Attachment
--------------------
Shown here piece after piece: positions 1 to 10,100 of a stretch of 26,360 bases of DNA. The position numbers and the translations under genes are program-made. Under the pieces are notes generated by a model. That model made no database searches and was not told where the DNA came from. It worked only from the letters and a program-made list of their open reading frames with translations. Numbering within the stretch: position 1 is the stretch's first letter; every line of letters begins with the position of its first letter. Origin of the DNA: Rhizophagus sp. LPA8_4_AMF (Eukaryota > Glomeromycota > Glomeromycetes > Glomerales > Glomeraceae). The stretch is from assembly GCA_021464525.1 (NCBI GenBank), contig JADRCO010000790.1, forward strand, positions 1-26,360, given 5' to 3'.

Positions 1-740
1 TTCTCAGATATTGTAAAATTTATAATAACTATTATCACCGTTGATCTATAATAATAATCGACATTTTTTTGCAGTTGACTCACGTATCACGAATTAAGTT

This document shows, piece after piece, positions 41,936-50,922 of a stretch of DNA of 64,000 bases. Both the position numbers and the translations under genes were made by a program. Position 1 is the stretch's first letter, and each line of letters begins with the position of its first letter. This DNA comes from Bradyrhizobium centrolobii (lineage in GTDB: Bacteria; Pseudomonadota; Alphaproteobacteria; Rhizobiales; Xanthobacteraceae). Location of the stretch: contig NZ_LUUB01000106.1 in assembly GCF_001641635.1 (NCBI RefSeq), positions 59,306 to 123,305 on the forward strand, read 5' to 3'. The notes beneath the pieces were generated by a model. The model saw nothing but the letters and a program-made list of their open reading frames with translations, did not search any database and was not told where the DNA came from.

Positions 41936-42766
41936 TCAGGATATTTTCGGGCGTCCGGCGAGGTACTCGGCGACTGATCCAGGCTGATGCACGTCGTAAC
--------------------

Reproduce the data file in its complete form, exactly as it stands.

Shown here piece after piece: positions 1 to 10,100 of a stretch of 26,360 bases of DNA. The position numbers and the translations under genes are program-made. Under the pieces are notes generated by a model. That model made no database searches and was not told where the DNA came from. It worked only from the letters and a program-made list of their open reading frames with translations. Numbering within the stretch: position 1 is the stretch's first letter; every line of letters begins with the position of its first letter. Origin of the DNA: Rhizophagus sp. LPA8_4_AMF (Eukaryota > Glomeromycota > Glomeromycetes > Glomerales > Glomeraceae). The stretch is from assembly GCA_021464525.1 (NCBI GenBank), contig JADRCO010000790.1, forward strand, positions 1-26,360, given 5' to 3'.

Positions 1-740
1 TTCTCAGATATTGTAAAATTTATAATAACTATTATCACCGTTGATCTATAATAATAATCGACATTTTTTTGCAGTTGACTCACGTATCACGAATTAAGTT

This document shows, piece after piece, positions 41,936-50,922 of a stretch of DNA of 64,000 bases. Both the position numbers and the translations under genes were made by a program. Position 1 is the stretch's first letter, and each line of letters begins with the position of its first letter. This DNA comes from Bradyrhizobium centrolobii (lineage in GTDB: Bacteria; Pseudomonadota; Alphaproteobacteria; Rhizobiales; Xanthobacteraceae). Location of the stretch: contig NZ_LUUB01000106.1 in assembly GCF_001641635.1 (NCBI RefSeq), positions 59,306 to 123,305 on the forward strand, read 5' to 3'. The notes beneath the pieces were generated by a model. The model saw nothing but the letters and a program-made list of their open reading frames with translations, did not search any database and was not told where the DNA came from.

Positions 41936-42766
41936 TCAGGATATTTTCGGGCGTCCGGCGAGGTACTCGGCGACTGATCCAGGCTGATGCACGTCGTAAC